by C. Elkins, OK Math and Reading Lady÷

In my opinion, the process of **repeated subtraction** is very important for students to practice. With repeated subtraction, we are actually asking this question: “How many _____ in _______?” If the problem was 20÷4, we can ask, “How many 4’s are in 20?” The process is to keep subtracting 4 (using concrete, pictorial, and abstract methods) until zero is reached. This would be done 5 times — thus, 20 ÷ 4 = 5.

Much like multiplication, there are different aspects of division children should become familiar with.

- Arrays
- Equal Groups
**Repeated Subtraction****Number lines**- Skip counting

The focus today will be to help children understand how repeated subtraction can assist with the division process (using manipulatives, drawings, and paper-pencil methods). The template pictured here is FREE from: Multip. and Division templates FREE from Number Two Pencils @ TpT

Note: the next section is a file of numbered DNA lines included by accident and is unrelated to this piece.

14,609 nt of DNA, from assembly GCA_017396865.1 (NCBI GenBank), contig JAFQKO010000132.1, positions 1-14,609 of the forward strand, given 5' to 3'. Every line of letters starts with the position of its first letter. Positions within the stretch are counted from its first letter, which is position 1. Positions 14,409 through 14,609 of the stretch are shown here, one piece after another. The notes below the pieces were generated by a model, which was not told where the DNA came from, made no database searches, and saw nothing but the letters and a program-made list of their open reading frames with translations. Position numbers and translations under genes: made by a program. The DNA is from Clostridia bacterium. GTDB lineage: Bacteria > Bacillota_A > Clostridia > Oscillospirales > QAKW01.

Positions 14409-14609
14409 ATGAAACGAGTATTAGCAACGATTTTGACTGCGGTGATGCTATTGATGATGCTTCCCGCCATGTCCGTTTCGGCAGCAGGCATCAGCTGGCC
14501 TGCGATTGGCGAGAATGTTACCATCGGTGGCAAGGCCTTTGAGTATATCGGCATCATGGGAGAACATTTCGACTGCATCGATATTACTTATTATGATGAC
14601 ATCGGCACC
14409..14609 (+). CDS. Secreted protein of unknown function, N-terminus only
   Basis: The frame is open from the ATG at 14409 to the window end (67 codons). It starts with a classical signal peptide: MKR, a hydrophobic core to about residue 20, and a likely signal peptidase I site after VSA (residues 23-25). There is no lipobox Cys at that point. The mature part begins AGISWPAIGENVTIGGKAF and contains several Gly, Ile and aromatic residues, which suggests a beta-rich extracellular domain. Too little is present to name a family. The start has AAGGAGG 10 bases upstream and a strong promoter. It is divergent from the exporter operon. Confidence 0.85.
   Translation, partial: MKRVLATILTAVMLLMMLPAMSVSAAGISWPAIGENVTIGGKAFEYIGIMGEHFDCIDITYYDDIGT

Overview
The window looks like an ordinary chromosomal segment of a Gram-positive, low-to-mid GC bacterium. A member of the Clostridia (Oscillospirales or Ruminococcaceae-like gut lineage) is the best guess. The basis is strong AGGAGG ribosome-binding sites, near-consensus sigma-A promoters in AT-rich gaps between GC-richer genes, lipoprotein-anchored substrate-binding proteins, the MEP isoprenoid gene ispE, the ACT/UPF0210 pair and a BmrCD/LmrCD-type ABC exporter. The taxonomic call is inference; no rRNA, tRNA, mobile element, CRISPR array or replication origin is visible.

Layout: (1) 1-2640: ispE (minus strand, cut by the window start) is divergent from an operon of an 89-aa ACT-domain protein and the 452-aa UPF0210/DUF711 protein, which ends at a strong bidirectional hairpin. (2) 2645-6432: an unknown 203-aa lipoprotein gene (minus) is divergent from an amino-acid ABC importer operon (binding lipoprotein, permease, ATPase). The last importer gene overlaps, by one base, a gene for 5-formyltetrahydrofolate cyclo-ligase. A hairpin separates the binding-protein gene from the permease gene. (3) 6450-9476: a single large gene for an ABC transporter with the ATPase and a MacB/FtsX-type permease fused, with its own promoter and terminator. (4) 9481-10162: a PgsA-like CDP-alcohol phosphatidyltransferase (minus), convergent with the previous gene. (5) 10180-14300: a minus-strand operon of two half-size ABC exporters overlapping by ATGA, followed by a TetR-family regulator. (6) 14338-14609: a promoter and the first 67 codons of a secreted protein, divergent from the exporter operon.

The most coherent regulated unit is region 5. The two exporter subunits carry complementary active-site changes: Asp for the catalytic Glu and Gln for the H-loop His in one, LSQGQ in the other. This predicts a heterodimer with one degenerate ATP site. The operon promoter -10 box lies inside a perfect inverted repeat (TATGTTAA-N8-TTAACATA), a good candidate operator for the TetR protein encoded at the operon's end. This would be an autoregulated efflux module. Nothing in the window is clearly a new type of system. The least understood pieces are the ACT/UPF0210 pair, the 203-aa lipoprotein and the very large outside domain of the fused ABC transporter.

The reason the repeated subtraction strategy is important is because this is what we are really asking students to do when they encounter long division or partial quotient problems. With the problem 100 ÷ 4, the question is, “How many 4’s are in 100?” If the repeated subtraction process is used, the answer is of course, 25. But subtracting 4 twenty-five times is not very efficient. So we want the student to get closer to 100 and subtract larger amounts than 4 at a time. The partial quotients method would allow the student to do this in chunks. 1 solution could be to subtract 40 (ten 4’s), subtract another 40 (ten more 4’s), subtract 20 (five 4’s). See picture below: Continue reading